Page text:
Rehearse and perform in practical spaces

You will perform in an Arts Council funded Dance Theatre Space and rehearse in four superb dance studios, the large gymnasium and two sprung-floor spaces. You will also be able to take advantage of a programme of dance company performances, workshops and events supported by Arts Council funding. 

Work Placements

Take on industry roles

You will have the opportunity to undertake a work placement with a high-profile dance company, arts organisation, or educational setting during your degree. This will help you gain workplace experience and prepare for a range of careers. 

The Dance Department’s strong links with dance companies and organisations across the country can help you secure successful work experience and placement opportunities.

Previous students have worked at companies including: 

  • Motionhouse
  • Loop Dance
  • Stop Gap
  • Jasmin Vardimon
  • South East Dance
  • Sussex Dance Network
  • The Point
  • Yorke Dance Project
  • One Dance UK
  • Scottish Ballet
  • National Dance Company of Wales
  • Pavilion Dance South West
  • Far Flung Dance Theatre

Study Abroad Opportunities

You will be able to complete an international or European exchange as part of your studies. You could undertake an exchange for 1 semester or a whole year at one of our partnership institutions in Canada, USA, Sweden, Portugal, Israel, Norway or elsewhere.


Where you could go after your studies

This BA (Hons) Dance degree prepares you for a range of careers across the dance industry.

You will prepare for the world of work throughout your degree. Several course modules support work-based learning opportunities alongside the 3Fall Dance Company or mapdance, as well as teaching placements.

Past students have gone on to work at leading dance institutions such as:

  • Sadler’s Wells
  • RAD
  • Trinity Laban
  • ISTD
  • The Point

You could become a:

  • Choreographer
  • Community dance practitioner
  • Dance company education officer
  • Dance movement psychotherapist (with postgraduate study)
  • Dance or arts administrator
  • Dance journalist or critic
  • Independent dance artist (performer, choreographer)
  • Stage manager
  • Teacher in primary, secondary, further and higher education (with postgraduate study)
  • Postgraduate student and researcher

Further Study

You could choose to continue your studies at postgraduate level.

Study options at the University of Chichester include:

  • MA Performance: Dance
  • MA Dance Research
  • MA Choreography and Professional Practice
  • MA Dance, Somatics and Dance Science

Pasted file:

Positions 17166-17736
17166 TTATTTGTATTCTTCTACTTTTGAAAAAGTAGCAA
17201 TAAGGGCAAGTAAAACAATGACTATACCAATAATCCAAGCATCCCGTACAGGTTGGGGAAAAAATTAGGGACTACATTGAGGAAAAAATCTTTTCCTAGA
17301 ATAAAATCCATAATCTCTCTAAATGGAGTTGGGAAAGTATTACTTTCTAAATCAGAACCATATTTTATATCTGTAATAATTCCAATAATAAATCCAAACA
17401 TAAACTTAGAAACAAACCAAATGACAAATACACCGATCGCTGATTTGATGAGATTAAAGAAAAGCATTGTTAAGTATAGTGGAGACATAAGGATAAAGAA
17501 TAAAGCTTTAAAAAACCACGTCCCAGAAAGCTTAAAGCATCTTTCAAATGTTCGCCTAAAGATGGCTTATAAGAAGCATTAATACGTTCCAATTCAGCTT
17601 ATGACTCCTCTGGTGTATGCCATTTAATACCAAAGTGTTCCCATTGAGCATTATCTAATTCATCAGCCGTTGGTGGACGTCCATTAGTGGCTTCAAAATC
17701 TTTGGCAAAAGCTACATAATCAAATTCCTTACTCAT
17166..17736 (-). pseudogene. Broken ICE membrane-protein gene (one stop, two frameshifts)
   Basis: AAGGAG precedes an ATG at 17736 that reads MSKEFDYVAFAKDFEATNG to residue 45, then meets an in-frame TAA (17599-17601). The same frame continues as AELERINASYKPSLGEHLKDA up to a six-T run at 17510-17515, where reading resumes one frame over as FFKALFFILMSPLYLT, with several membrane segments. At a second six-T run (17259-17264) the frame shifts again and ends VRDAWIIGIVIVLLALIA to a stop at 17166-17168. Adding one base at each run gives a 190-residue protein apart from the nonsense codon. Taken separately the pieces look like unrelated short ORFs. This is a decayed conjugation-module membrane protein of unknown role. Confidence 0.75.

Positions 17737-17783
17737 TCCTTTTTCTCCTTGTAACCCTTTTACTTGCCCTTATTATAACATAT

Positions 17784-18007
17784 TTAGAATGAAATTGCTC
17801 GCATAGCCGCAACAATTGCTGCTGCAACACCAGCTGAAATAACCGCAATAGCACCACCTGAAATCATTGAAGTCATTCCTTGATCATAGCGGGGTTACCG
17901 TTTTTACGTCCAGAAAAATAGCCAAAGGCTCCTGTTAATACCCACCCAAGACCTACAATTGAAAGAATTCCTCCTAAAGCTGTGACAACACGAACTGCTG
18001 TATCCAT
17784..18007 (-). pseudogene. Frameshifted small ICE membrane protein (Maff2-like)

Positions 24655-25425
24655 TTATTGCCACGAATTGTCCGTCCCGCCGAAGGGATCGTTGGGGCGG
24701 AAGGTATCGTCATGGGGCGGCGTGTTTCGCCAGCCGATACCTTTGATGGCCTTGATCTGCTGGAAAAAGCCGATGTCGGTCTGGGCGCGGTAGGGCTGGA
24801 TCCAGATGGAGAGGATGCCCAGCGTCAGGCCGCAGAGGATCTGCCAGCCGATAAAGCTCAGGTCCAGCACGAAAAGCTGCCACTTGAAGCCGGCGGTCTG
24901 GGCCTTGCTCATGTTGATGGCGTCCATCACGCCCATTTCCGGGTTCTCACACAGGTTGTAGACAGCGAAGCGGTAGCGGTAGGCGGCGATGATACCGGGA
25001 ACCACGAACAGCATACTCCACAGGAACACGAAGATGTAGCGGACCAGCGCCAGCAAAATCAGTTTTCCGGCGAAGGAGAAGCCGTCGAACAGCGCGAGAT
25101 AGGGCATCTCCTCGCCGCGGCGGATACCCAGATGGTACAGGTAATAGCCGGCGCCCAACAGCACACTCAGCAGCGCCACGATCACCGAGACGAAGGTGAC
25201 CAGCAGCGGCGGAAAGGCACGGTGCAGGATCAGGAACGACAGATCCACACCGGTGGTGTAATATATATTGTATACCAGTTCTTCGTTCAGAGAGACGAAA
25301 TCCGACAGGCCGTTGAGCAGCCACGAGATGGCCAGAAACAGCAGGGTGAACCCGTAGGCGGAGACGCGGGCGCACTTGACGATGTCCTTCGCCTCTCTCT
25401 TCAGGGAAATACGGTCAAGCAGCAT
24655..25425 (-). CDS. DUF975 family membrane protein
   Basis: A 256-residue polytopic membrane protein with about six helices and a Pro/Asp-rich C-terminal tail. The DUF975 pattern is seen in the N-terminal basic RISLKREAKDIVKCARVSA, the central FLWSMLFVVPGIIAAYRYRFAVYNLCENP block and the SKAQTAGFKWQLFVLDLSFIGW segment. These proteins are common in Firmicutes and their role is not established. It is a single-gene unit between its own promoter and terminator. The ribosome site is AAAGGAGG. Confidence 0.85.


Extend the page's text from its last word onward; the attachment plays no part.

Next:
• MA Choreography (Independent Research)
  • MA Dance: Advanced Practice

University of Chichester alumni receive a discount on postgraduate fees.

Course Costs

Course Fees 2022/23

UK fee
International fee

For further details about fees, please see our Tuition Fee page.

For further details about international scholarships, please see our Scholarships page.

Entry Requirements

Typical offers (individual offers may vary):

tariff points from A levels or combination with AS / EPQ / BTEC/ Cambridge Technical.
A Levels
28 points
with no element lower than 5.5.


You will participate in a dance audition (two and half hour practical) which is designed to assess your potential to respond both technically and expressively. You will also complete an interview where you can showcase your interest and training or experience in dance. Find out more about this process below. 

BA (Hons) Dance Studies (Top-Up) typical offer (individual offers may vary):

Relevant foundation degree or HND
with no element lower than 5.5.

International students for BA (Hons) Dance Studies (Top-Up) should have:

Dance Foundation Degree or Performance (Dance) Foundation degree
or equivalent to level 5 with 240 credits achieved.
An overseas undergraduate degree
Good grade
with no component below 5.5.

Auditions and Interviews

The application process

Auditions and interviews usually run from December until March. As well as your interview and practical audition, you will submit a short written task before your interview. 

We aim to offer you a genuine dialogue during your application process. This gives you a sense of worth and achievement from the audition process itself; a sense of ownership for you during the process and, ultimately, is an opportunity for us to get a clear understanding of who you are, what you need, and how we can best prepare you for your degree.

We judge you on your skills, your potential, and your personality, not your background.

There is a £25 fee for the audition which can be paid via our online store.


You will be interviewed in pairs or threes. You will be asked about your experience and interest in dance and why you wish to study dance. This interview format is similar to the tutorials and seminar-based activities you will experience at the University so you are encouraged to discuss ideas with each other. We offer a range of courses so we are likely to ask about why you have selected this specific course.